An independently-run Openreach is unlikely to suddenly see a business rationale for a major investment programme
BT’s infrastructure division, Openreach, will split from the company and operate independently, under an agreement with the sector regulator Ofcom. The new operational landscape could bring investment in superfast broadband a step closer. However, the industry’s next flashpoint may be just around the corner.
Openreach was born out of an Ofcom decision in 2005, when a regulatory shake-up of the sector led to the separation of BT’s retail business and its infrastructure. That strategic review also sought to establish ‘equivalence of inputs’ – the right of other communications providers to access services on the same terms as BT.
The new deal means that Ofcom won’t need to impose a change on BT through the European Commission. The threat of an imposed solution seems to have focused minds: Ofcom Chief Executive Sharon White referred to “a distinct change of tone and commitment…in recent weeks”. Meanwhile, BT has acknowledged the negotiations were long and tough, but has declared itself satisfied with a fair outcome.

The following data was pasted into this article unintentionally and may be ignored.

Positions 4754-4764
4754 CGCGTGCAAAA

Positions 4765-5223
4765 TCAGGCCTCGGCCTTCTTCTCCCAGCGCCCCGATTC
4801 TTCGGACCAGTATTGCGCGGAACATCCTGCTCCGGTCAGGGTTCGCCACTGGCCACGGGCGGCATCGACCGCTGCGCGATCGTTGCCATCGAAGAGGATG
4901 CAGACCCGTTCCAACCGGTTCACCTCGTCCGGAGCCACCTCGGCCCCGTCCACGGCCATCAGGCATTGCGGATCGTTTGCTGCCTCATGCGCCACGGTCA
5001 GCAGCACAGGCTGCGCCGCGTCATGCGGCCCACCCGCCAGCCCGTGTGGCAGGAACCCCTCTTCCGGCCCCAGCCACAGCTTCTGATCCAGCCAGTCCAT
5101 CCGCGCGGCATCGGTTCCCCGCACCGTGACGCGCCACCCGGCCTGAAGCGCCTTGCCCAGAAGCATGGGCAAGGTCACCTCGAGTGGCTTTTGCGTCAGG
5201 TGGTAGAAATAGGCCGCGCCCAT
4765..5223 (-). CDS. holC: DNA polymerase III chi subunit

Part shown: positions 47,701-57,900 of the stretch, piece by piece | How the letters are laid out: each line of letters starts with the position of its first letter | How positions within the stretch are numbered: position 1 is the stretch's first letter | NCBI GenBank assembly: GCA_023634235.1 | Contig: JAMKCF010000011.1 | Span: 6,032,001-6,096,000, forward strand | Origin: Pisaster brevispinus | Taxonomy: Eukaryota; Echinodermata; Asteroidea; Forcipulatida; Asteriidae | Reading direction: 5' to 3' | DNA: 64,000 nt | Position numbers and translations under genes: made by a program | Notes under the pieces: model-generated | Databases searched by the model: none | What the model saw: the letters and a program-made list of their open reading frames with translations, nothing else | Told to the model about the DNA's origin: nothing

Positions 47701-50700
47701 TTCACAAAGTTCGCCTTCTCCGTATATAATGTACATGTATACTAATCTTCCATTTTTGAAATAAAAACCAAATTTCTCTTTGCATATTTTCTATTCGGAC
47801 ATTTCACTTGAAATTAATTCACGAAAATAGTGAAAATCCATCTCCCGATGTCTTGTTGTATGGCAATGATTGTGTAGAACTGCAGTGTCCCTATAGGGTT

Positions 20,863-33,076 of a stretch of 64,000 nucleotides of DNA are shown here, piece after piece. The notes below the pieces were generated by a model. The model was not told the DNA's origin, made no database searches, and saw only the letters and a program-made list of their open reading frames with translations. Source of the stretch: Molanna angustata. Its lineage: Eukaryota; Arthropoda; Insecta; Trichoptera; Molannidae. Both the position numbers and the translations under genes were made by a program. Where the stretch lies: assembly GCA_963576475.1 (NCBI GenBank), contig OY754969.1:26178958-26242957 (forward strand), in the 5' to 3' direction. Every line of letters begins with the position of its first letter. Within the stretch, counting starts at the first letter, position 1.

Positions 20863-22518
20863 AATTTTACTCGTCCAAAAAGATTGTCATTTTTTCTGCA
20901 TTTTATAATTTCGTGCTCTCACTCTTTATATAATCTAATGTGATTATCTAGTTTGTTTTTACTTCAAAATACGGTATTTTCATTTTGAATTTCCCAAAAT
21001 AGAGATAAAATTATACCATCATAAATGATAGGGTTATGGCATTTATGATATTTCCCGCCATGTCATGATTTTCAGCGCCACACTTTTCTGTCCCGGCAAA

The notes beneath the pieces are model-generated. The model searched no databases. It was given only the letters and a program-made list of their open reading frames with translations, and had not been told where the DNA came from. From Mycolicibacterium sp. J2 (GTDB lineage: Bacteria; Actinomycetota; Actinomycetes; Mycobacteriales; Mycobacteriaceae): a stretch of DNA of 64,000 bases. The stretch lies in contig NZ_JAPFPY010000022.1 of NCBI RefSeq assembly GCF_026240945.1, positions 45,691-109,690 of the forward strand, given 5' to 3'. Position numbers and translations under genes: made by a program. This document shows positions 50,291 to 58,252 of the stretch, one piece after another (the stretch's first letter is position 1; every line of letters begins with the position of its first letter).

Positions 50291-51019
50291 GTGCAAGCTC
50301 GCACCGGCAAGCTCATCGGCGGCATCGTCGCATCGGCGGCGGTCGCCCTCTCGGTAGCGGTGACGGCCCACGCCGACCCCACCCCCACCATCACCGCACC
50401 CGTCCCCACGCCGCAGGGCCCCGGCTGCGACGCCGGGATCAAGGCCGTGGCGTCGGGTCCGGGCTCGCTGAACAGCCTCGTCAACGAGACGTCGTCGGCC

Openreach will have its own staff and management and control of its own budgets, but its assets will remain owned by BT. That’s good news at least for the company’s pension plans, and a way of avoiding the further delays involved in a sell-off.
BT’s retail competitors also struck a pragmatic note, with Vodafone calling the move “a positive start”, and TalkTalk pressing for a clear timetable for improvements from the new Openreach.
Forthcoming price consultation
Their focus will now turn to Ofcom’s forthcoming consultation on pricing. BT still sets its own superfast broadband prices – a reflection of its investment in the fibre-optic network – but other players are calling for fairer controls. The solution must allow for an investment in Britain’s broadband infrastructure that makes commercial and competitive sense.
An independently-run Openreach is unlikely to suddenly see a business rationale for a major investment programme, but the deal with Ofcom removes a regulatory wrangle that stood in the way of a new commercial approach for BT’s infrastructure and the companies that use it.